This month Franklin Graham said that the election of Donald Trump was an act of divine protection over America. He told the Religious News Service “I think maybe God has allowed Donald Trump to win this election to protect this nation for the next few years…” That protection, he added, would primarily come from better Supreme Court judges.
This is not a new kind of comment from Graham, but where it comes from is often misunderstood by those outside Graham’s particular but popular brand of Christianity.
“Elite” opinions get the role of religion wrong. The New York Times Executive Editor Dean Baquet recently admitted that his newspaper doesn’t “get” religion.
As a first post, I want to develop an aspect of this religion in the context of America’s role in the world.
“God and Guns” Voters
To do that, I want to introduce you to a friend of mine. Let’s call him Nick. He lives in the South, but he was born and raised in what some politicians have called “god and guns” country in rural Pennsylvania. He is in his 60s, white with Italian heritage, a retired public school teacher.
Nick has prophetic ability. He saw it coming: the election of Trump. And he saw it coming because he understands the religion of his people. He understood these people because he is one of them. Or he once was. He was first educated at a fundamentalist Bible college after an ordinary Catholic upbringing.
He explains that the dominant mode of thinking – and it is a religious mode of thinking – in people like him is apocalyptic, which predicts that the End Times (God’s final judgment of the world) are near. The Apocalypse has been a theme or controlling image in American culture since its inception. It is, as one writer put it, “baked into the American imagination.”
Apocalyptic Thinking and America
Apocalyptic thinking affects more than just religion; it affects how those who use it see the world.
According to one expert on such language, Tom Thatcher, “Apocalyptic rhetoric creates an alternate view of reality that allows the reader to experience relief and hope in the face of social chaos.”
This may sound benign, even hopeful. But the important part of such thinking is the relationship between chaos and the “hopeful” end to come. In religions like the kind of Christianity predominant where Nick is from, the end is brought into existence by the fervent work of the true believers during the chaos. In short apocalyptic thinking – thinking the world is so hell-bent or headed for divine judgment – propels the work of many Christians to bring about the ‘end times’ through the political process.
They see the “social chaos” – primarily economic, but also moral (i.e. gay marriage, gender boundaries, etc.) – and cast blame on the political and social institutions like government and media, the very sites that could offer stability. Secular government is a sinful idol to many Christians. An example of this is the DeVos family, whose matriarch Betsy is Trump’s nominee to run the Department of Education. Dick DeVos, husband to Betsy, told a group of wealthy Christians that “the church—which ought to be, in our view, far more central to the life of the community—has been displaced by the public school.” Institutions like public schools can’t bring about the ‘hopeful’ end – only the church and its Christians can. So such Christians seek to evangelize the government, convert it, make it akin to the church, even an arm of it. They turn the idol into a path for God’s kingdom.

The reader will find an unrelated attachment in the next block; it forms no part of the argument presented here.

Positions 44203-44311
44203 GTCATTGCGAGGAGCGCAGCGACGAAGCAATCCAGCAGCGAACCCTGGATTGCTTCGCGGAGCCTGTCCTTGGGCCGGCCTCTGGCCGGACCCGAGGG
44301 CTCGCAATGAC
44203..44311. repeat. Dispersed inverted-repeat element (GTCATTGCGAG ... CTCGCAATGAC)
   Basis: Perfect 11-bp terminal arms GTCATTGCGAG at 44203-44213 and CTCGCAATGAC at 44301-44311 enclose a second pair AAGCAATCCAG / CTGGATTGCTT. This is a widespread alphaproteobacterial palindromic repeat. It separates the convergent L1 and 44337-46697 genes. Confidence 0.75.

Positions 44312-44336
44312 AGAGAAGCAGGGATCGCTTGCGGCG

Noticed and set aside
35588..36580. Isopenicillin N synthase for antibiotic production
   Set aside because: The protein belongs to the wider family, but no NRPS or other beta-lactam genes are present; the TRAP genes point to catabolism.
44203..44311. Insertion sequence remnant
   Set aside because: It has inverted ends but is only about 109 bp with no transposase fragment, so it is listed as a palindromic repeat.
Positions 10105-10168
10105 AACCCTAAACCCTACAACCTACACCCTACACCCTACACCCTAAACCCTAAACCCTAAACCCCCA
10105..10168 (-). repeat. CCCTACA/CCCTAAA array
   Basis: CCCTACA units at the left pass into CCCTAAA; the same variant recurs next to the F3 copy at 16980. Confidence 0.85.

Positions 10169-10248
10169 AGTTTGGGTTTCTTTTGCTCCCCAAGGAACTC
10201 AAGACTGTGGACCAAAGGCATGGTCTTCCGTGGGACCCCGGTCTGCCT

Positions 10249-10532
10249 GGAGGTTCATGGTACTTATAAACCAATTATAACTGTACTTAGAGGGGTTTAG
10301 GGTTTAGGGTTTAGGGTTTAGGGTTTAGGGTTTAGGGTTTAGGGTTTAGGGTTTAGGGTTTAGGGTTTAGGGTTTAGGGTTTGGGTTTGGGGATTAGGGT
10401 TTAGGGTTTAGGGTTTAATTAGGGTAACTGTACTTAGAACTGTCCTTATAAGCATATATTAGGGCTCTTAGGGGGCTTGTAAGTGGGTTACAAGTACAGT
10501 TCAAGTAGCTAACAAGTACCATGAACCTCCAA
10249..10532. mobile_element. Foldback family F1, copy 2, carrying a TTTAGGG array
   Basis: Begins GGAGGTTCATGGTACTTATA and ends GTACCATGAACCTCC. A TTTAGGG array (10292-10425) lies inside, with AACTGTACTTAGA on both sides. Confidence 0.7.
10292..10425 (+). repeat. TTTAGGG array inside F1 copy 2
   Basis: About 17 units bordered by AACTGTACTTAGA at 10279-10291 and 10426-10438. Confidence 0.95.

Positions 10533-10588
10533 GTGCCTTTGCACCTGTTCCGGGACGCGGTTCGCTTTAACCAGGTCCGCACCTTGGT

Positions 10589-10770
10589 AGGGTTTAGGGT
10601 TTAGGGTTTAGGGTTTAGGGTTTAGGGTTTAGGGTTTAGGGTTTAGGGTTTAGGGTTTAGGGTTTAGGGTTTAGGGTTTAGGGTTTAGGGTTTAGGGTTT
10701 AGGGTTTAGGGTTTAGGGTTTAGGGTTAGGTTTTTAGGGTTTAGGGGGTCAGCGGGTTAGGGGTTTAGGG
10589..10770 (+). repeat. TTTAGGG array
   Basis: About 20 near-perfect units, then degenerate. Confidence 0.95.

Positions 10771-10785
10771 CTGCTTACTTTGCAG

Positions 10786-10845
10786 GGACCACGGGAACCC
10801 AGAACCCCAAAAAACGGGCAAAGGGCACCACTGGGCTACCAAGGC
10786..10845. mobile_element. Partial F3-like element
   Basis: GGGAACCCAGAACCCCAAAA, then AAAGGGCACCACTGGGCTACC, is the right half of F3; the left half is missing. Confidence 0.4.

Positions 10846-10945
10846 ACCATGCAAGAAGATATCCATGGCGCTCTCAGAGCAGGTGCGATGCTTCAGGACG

In the end, if America has some role to play in the ‘end times,’ it needs some radical change so it can…well, be great. Again. And to his credit, Trump understood the potency of this thinking at this moment in America. He not only sought the vote of such Christians, as all GOP candidates do and did; he spoke of a past akin to the kind of future these Christians want to usher in. It’s the new greatness that will bring the end times.
Who Will Save Us?
Michael Gerson, George W. Bush’s speechwriter and one of the strongest Trump critics and now columnist for The Washington Post, notes apocalyptic thinking “leads to a distorted politics.” Institutions are “utterly discredited,” and “normal avenues of political reform are useless,” and many proposals for change are seen as “deck-chair arranging.” In the end, this attitude shouts for, in Gerson’s words, “a deliverer.” A strong leader, akin to the one who will return to judge the living and the dead.
Trump is this strong leader for the “god and guns” crowd. They don’t care that he lies, he exaggerates, he fumes on Twitter, or even that he indulged in some “locker room talk.” They simply think that in these times, in this moment of crisis summoning the End, America – God’s chosen nation — needs a strong leader. This is what is in his “heart” and the other issues don’t matter. This deliverance is what is most important to these Christians, as exemplified by the new vice-president telling Christians to forgive Trump after his comments about grabbing women. Pence said Trump showed “humility” by addressing his past comments.
But the inherent danger in each new appearance of this thinking is that each new “deliverer” must demand even more obedience, sacrifice, or silence for the deliverance to succeed.
And so then the exaggerations, the irruptions of Trump to our democratic institutions, even his “drain the swamp” mantra, echoes back to the “god and guns” crowd their sense that radical change is the only thing that can save us.